We are headed to Belize, where we will pick up my Mom and my Aunt Jayne and have them with us for a week, exploring mostly inside the reef. Should be good sailing with very little swell and great snorkeling.

Arrival Honduras, April 12, 2015

Arrived into Isla de Guanaja in Honduras just before sunset. We had a fantastic sail, mostly downwind, flying with a wing and wing sail configuration. Comfortable enough to cook, and basically enjoy life. No fish lately, but when the weather is rough we rarely fish, so the lines have only recently gone back in the water. A few squalls dotted the horizon during our short 150 mile passage, but fortunately even with our whisker pole out, we didn't get caught with any real shifting winds. Mostly just a few rain clouds to cool us down and give the boat a much needed wash down.
Guanaja is interesting. The villagers claim that it is the last Caribbean Island to be developed. Hurricane Mitch devastated this island almost 15 years ago. When Michael was here last, the island was devoid of trees, the hillsides were barren down to earth. The trees have since grown back, but instead of all the natives, they have planted pine trees on the island. It is strange to see pines lining a white sand beach. The big island of Guanaja has few houses on it and zero roads. There are a few small settlements dotted in the bays, but most of the locals, not transplanted from Europe, Canada or the USA, live on a very small island several hundred yards from the big island. It is like a little Venice; there are several canals that separate the small island, but otherwise the entire island is covered by houses and other buildings. There is very little soil on the island left, it has all been cemented over. Back it the day it was a series of small, flat islands with boardwalks connecting all the houses. Some of the walkways remain, but most have been replaced with cement after several hurricanes have passed. It is a strange little island, and like San Andres, it was British territory, so all the older people speak English. It has only been recently that the mainland Hondurans have started living on the island.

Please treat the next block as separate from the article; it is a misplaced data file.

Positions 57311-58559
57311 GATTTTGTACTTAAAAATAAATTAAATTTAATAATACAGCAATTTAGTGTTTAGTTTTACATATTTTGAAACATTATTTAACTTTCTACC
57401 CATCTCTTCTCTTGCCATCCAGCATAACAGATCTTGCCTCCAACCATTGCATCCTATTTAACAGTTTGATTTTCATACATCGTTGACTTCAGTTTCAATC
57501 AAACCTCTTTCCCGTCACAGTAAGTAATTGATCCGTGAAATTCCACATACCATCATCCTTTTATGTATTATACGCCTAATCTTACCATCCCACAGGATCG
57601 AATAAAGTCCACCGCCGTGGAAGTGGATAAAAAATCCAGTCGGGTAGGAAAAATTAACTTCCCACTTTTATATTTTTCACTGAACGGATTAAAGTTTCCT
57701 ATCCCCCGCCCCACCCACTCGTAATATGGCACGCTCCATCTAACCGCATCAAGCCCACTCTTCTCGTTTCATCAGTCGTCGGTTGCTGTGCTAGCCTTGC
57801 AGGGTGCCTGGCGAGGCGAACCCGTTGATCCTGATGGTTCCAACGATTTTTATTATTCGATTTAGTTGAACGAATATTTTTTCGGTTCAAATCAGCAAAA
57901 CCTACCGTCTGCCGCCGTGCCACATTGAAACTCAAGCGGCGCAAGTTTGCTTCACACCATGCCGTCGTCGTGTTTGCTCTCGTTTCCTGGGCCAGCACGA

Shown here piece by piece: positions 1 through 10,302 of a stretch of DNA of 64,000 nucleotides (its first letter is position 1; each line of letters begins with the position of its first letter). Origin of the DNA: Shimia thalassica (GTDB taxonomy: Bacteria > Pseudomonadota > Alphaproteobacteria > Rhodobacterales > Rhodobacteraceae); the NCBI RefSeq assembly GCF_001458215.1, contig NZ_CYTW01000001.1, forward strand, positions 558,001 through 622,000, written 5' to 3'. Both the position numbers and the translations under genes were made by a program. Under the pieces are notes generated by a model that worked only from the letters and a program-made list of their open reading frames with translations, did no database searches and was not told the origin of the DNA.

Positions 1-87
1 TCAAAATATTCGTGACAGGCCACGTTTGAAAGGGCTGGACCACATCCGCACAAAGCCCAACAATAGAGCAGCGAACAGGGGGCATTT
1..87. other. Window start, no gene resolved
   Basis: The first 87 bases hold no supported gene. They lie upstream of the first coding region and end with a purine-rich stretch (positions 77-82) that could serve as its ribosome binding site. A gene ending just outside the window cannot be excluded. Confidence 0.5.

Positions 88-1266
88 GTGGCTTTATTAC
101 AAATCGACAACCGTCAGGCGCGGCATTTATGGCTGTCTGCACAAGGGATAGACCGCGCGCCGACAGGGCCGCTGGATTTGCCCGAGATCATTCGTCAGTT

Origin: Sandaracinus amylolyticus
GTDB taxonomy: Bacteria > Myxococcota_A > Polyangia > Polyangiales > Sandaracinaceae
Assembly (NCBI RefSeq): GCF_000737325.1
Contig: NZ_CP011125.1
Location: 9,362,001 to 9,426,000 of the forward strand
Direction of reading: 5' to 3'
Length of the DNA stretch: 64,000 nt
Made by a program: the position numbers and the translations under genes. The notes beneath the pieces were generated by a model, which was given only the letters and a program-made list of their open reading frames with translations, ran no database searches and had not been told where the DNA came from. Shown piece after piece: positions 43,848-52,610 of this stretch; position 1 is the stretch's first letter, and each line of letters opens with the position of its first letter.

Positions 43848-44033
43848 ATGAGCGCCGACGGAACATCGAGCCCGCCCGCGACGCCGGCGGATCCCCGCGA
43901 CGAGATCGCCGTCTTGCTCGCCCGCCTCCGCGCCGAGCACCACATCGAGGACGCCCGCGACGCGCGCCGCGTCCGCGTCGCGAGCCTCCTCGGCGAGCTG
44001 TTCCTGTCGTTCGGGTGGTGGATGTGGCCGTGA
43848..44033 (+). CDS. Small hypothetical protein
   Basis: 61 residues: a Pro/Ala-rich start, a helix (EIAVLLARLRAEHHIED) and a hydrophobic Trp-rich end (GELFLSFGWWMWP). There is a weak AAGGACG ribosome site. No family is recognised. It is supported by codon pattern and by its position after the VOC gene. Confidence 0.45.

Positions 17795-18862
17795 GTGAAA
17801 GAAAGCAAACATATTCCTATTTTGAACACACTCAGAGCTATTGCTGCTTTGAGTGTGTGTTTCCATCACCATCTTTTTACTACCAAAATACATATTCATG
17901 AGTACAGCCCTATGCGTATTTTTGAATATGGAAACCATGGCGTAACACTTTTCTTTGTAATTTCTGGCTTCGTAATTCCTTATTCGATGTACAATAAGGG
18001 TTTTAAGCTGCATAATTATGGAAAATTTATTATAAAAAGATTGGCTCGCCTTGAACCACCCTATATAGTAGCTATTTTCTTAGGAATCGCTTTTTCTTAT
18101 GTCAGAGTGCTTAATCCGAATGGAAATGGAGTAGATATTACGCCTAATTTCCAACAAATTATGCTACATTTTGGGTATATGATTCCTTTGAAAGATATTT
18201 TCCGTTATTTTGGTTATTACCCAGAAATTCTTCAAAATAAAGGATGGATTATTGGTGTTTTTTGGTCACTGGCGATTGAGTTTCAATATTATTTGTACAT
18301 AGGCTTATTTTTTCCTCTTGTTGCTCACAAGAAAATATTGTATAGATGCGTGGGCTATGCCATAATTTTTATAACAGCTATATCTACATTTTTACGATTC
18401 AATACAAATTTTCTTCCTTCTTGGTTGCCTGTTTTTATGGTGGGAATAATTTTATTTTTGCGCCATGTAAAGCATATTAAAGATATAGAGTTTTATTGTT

We had a fairly uneventful stay on the island. We spent half a day touring the island and taking a dinghy ride, but since Mike can't yet get in the water we didn't do any snorkeling or exploring of the outer cays. Instead we spent a whole day hanging out near a German restaurant that had wifi, walking trails and a makeshift playground for the kids to play in. It also had hammocks on the expansive patio, a pool table and a hummingbird feeder that regularly had 10 or more birds feeding from it. It was a small oasis and we got caught up on some housekeeping items; ordering spare parts, loading pics to the blog, checking it with our renters, paying bills, etc. There were also several other boats in the anchorage, and it was fun to get some socializing in. Still no other kid boats, but the kids had fun with the many pets the German couple had.

We up anchored at about 4 am so we could make the short 30 mile passage and not lose a whole day sailing to Roatan.